I was asked this question in an interview: There are two people Mike and Cheng with one blank card each. Both write either a '0' or a '1' on it without showing the other while writing. They then simultaneously show their cards to each other. If the payoffs are as follows depending on the cards shown:

1,1: Mike pays Cheng 3

0,0: Mike pays Cheng 1

1,0: Mike receives 2 from Cheng

0,1: Mike receives 2 from Cheng

Is this game fair?

Using game theory I reason: Cheng will always play 1 because his payoff from 1 is (-2 or 3) as opposed to his payoff from playing 0 which is (1 or -2). Knowing that Cheng will prefer to play 1, Mike always plays 0 to get a payoff of 2. So the game is unfair to Cheng.

But I also reason: Mike will never play 1 because he has a payoff (2 or -3) vs playing 0 which has a payoff (-1 or 2). So Mike will always prefer to play 0 (this is also inline with the above reasoning). Knowing that Mike will always prefer 0, Cheng always plays 0 so Mike gets -1 every round. So this game is unfair to Mike.

Regardless if the game is played one round or many rounds, I am unable to conclude which is correct.

Can anyone help explain why I am getting conflicting results?

PS: Later the interviewer told me that the game is unfair and Mike always wins.

PPS: I apologize in advance if I have made any mistakes in the posting - this is my first post.

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    $\begingroup$ The game you described seems to fit the definition of a zero-sum game. As such, there is not one strategy that is always best for either player (i.e. no dominant strategy, if you prefer the jargon). So your reasoning is false. $\endgroup$ – Herr K. Jul 6 '17 at 7:33
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    $\begingroup$ Also, I'm not sure what definition of "fair game" your interviewer used, but I'm quite certain that he/she was wrong about "Mike always wins", especially when the two players move simultaneously. $\endgroup$ – Herr K. Jul 6 '17 at 7:37
  • $\begingroup$ I think what he meant as a "fair game" was if this bet is favorable to either Mike or Cheng or neither. Having a winning strategy, I believe each player has one: Mike is always better of playing '0' because he can lose 3 if he plays '1' which is worse than losing 1 if he plays '0'. Similarly, Cheng also has a winning strategy that he is better off playing '1' because he has a chance to gain 3 vs. playing '0' and having a chance of 1. $\endgroup$ – user13841 Jul 6 '17 at 16:08
  • $\begingroup$ The difference is Cheng's loss is capped at -2 if he loses, whereas Mike's loss can be -3,-1. Alternatively, Mike's gain is capped at +2 if he wins, whereas Cheng's gain can be either +3 or +1. I understand dominant strategies a little but thank you for minimizing the jargon and hence have replied using 'winning' instead of 'dominant'. $\endgroup$ – user13841 Jul 6 '17 at 16:08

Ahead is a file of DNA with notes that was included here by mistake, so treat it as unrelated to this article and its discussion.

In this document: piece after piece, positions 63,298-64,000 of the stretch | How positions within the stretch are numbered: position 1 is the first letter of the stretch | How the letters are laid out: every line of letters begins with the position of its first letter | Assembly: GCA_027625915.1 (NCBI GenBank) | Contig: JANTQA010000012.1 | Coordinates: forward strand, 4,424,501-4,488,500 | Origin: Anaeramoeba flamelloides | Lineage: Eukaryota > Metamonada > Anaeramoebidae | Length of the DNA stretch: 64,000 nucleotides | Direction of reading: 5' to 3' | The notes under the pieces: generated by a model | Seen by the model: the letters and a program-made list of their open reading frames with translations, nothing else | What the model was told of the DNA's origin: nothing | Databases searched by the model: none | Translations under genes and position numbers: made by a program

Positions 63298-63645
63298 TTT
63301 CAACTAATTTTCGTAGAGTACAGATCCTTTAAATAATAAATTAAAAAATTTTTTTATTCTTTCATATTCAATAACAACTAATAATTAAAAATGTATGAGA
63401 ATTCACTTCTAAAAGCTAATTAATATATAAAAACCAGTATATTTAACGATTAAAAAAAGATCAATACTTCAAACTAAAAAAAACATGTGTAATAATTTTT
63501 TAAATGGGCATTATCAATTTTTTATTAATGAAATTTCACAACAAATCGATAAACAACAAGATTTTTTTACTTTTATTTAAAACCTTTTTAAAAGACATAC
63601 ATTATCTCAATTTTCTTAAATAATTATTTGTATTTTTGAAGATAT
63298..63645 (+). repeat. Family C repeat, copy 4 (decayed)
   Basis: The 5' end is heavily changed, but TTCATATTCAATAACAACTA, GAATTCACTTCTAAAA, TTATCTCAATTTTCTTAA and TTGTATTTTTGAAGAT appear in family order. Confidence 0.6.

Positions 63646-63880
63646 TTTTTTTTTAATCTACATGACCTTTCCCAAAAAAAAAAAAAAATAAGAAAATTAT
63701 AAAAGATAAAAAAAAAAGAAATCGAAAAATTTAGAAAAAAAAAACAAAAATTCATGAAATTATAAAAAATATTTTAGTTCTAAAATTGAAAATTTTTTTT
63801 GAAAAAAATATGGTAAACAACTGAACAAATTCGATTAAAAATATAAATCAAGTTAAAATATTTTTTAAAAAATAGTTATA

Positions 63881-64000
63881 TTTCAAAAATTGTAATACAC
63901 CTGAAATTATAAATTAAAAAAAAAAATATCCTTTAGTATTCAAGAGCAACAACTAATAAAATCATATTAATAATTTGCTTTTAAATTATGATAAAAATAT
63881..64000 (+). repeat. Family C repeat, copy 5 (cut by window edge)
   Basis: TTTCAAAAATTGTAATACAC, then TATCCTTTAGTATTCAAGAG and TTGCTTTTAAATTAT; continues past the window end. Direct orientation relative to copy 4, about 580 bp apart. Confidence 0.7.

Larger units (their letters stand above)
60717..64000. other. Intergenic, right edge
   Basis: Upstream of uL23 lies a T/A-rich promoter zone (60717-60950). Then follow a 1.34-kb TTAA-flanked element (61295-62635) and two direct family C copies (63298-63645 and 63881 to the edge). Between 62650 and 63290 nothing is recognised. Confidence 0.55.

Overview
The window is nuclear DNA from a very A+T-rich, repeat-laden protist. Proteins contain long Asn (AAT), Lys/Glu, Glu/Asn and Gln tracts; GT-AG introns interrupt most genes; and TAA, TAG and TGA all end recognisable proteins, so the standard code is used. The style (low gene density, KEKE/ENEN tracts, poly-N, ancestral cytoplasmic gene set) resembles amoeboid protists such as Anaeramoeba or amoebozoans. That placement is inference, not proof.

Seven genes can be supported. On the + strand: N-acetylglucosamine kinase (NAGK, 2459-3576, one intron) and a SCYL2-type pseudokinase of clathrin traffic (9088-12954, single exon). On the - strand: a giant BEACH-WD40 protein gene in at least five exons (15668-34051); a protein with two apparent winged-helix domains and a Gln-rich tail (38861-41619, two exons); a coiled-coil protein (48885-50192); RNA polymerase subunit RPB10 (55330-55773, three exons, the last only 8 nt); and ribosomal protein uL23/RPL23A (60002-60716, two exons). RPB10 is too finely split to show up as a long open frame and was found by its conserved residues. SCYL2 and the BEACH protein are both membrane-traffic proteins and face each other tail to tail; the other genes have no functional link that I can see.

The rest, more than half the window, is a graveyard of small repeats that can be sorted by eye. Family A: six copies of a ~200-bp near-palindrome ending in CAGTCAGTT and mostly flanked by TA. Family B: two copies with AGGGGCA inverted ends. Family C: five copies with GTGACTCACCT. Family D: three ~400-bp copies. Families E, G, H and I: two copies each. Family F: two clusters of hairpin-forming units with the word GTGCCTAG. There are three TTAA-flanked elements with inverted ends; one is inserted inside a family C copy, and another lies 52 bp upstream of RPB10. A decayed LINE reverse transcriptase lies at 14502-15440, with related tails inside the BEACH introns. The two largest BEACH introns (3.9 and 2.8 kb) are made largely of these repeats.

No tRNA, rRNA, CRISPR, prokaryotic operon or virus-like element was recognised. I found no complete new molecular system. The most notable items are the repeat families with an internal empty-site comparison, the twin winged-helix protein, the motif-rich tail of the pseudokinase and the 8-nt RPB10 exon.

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    $\begingroup$ If you consider the following payoff matrix of the game you described (Mike being the row player and Cheng the column player), isn't it obvious that Mike is better off playing '1' when Cheng plays '0' (the lower left cell), because he receives $2$ instead of losing? $$\begin{array}{|c|c|c|}\hline&\text{'0'}&\text{'1'}\\\hline\text{'0'}&-1,1&2,-2\\\hline\text{'1'}&2,-2&-3,3\\\hline\end{array}$$ This shows precisely that it's not always optimal for Mike to play '0', since playing '1' is sometimes (when Cheng plays '0') better. $\endgroup$ – Herr K. Jul 6 '17 at 18:06

Suppose Mike plays a randomised strategy of playing "0" with probability $\dfrac58$ and playing "1" with probability $\dfrac38$

Then @Herr K.'s table becomes (in expectation) $$\begin{array}{|c|c|c|}\hline&\text{'0'}&\text{'1'}\\\hline\text{Mike's }\frac58,\frac38 \text{ combo}&\frac18,-\frac18&\frac18,-\frac18\\\hline\end{array}$$

and there is nothing Cheng can do to get a better result than an expected loss of $\frac18$. So in that sense the game is advantageous to Mike if Mike takes this approach

Incidentally, here Cheng can restrict expected losses to this amount by playing the same mixed strategy, and both players doing so is a Nash equilibrium

  • $\begingroup$ It is not entirely incidental. The game is zero-sum and the payoff matrix is symmetric. This is enough to guarantee symmetric equilibrium. $\endgroup$ – Giskard Jul 15 '17 at 5:17

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